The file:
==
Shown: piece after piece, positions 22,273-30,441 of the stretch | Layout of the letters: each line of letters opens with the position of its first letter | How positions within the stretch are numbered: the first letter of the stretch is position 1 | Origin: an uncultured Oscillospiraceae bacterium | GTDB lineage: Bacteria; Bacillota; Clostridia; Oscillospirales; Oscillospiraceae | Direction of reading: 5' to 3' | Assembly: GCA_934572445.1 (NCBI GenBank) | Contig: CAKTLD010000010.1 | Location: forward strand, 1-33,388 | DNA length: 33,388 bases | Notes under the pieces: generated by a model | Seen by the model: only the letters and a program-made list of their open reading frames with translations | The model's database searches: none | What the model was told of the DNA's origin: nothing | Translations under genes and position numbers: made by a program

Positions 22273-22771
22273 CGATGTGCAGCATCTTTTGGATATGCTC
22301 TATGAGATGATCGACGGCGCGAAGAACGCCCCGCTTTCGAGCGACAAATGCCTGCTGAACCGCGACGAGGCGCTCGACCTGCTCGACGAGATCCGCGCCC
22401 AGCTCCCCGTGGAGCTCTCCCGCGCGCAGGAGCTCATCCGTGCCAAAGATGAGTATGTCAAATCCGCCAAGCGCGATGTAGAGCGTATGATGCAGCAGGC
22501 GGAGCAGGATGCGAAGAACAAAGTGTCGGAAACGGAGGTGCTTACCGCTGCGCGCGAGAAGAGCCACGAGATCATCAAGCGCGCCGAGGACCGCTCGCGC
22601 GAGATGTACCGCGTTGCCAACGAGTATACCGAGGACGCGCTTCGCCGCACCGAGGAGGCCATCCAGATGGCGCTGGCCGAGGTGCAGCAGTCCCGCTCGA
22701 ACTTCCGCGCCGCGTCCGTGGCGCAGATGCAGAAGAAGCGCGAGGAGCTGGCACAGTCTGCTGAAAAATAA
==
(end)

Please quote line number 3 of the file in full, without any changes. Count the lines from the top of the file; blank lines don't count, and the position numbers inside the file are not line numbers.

22273 CGATGTGCAGCATCTTTTGGATATGCTC